Many people are puzzled by this illogical equation: "How did the youth of the January 25 revolution succeeded in rallying masses, but fail to win the votes of the electorate?” Those who have [tried to] respond to this question have lacked objectivity and good judgement. Some of the answers were prejudiced against the youth’s revolution, and others were offensive to those who won the elections.
Some said that the young revolutionaries' defeat in the election reflects the fact that they are rejected by the people. This reflects the hypocritical view that the Egyptian people rejects the revolution ignited by the youth in January 2011 and supported by millions of people, then and now.
On the other hand, those who offended the parties that won the elections said that these movements sold out the revolution, joining hands with the military council to crush it. This is another hypocritical remark, [suggesting] that the current parliament is the enemy of the revolution - [although] most of the MPs were rebels. In fact, many of their sons and daughters were among the youth that started the revolution.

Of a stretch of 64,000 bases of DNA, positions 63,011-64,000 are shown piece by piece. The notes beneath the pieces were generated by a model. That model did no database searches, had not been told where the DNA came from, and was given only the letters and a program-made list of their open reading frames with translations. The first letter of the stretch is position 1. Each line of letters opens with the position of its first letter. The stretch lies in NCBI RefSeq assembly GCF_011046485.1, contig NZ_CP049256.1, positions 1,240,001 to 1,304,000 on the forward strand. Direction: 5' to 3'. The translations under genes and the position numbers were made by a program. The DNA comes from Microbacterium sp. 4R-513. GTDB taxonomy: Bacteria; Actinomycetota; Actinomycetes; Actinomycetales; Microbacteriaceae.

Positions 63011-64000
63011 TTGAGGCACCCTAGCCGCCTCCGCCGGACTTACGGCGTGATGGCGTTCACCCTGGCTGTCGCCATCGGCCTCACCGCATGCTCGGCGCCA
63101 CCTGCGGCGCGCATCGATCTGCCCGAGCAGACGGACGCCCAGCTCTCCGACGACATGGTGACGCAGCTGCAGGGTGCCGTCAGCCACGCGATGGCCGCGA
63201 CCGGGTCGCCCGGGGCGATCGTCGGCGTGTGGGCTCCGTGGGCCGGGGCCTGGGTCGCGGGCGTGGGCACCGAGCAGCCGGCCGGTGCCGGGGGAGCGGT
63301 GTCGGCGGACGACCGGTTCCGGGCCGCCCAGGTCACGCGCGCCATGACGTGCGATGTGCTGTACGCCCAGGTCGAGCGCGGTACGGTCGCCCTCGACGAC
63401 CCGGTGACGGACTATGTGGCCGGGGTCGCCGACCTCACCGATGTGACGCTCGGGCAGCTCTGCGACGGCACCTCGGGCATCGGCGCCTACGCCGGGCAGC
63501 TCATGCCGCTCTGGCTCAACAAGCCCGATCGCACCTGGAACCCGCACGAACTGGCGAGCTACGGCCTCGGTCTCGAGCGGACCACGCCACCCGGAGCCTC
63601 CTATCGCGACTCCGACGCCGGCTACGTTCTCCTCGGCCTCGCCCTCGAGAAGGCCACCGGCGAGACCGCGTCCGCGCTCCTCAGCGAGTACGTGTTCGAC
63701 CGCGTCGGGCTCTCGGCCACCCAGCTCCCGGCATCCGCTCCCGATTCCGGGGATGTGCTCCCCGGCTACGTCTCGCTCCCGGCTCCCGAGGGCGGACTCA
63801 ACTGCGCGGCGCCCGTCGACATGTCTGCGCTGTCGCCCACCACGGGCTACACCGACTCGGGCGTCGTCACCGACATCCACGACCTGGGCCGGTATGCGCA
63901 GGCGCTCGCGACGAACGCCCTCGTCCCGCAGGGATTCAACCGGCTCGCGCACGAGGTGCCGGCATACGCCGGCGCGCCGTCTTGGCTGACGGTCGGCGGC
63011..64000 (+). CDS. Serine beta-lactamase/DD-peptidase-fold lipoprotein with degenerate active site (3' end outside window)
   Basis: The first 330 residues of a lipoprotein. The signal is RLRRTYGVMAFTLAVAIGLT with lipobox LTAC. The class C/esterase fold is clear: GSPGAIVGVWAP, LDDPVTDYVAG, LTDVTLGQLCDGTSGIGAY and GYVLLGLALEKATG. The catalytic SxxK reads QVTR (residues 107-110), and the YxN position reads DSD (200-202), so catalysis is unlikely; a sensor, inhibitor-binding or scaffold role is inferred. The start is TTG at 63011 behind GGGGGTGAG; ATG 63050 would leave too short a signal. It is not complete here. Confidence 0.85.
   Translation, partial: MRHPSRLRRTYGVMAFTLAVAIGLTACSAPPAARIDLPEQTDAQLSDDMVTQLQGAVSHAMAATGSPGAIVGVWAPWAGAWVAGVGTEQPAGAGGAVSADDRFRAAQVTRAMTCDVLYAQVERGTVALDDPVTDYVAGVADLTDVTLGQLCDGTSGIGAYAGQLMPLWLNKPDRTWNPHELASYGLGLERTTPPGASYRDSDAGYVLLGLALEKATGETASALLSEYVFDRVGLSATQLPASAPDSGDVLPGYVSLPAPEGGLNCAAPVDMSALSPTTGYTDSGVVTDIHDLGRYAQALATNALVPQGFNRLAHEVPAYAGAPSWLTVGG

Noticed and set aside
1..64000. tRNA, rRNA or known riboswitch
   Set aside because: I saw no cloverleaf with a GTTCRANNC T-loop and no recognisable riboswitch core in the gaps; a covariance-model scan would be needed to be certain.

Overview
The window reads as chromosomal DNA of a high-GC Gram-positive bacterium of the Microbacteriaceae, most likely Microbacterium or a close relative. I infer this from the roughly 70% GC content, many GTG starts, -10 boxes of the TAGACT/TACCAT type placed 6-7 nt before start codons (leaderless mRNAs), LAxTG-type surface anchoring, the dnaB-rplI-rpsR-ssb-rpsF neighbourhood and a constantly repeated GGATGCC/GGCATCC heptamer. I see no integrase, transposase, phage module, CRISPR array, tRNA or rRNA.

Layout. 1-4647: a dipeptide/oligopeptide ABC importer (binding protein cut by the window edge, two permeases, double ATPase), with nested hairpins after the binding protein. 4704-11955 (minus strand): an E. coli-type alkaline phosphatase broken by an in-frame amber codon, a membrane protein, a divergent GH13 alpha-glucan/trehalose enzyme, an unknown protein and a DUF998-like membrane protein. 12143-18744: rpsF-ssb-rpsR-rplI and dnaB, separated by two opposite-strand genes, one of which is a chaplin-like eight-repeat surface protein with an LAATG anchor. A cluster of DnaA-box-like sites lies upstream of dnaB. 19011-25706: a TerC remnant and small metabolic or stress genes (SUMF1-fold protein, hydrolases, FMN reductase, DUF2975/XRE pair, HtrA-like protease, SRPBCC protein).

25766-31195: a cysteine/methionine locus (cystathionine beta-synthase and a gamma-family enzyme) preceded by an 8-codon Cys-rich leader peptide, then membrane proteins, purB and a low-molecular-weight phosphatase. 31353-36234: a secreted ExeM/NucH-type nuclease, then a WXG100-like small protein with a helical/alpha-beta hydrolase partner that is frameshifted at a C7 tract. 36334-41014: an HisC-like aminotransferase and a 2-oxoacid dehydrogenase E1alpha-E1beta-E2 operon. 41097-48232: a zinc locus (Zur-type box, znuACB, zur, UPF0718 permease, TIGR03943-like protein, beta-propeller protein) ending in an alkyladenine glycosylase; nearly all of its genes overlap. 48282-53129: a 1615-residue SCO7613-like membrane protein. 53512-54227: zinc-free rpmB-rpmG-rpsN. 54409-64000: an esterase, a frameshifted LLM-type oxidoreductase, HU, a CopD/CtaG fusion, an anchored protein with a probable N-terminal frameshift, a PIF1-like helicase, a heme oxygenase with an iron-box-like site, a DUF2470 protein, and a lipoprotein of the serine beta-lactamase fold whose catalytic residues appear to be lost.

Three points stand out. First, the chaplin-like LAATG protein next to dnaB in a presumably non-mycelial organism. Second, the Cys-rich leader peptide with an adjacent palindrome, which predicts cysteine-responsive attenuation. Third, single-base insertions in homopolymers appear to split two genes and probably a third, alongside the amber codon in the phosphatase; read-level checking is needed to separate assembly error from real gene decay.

Politically speaking, one can go so far as to say that what is happening in the streets reflects the revolution's objectives more faithfully than what is taking place in parliament. However, this does not mean that there is animosity between the revolutionaries and the ruling elite, as some are suggesting.
In conclusion, the young revolutionaries were so occupied with the revolution that they overlooked the ballot boxes. But they are not to be admonished for this, because everything that has been achieved so far is a result of this revolution. Had it not been for the young protesters, the counter-revolutionaries would not have lost ground and retreated.
In my perspective, the success of the revolution depends on the swift action of the Egyptian parliament, which [in turn] needs to live up to the values and goals of the revolution. Thus, Egypt will rise with [the contributions of] both its parliament and its streets.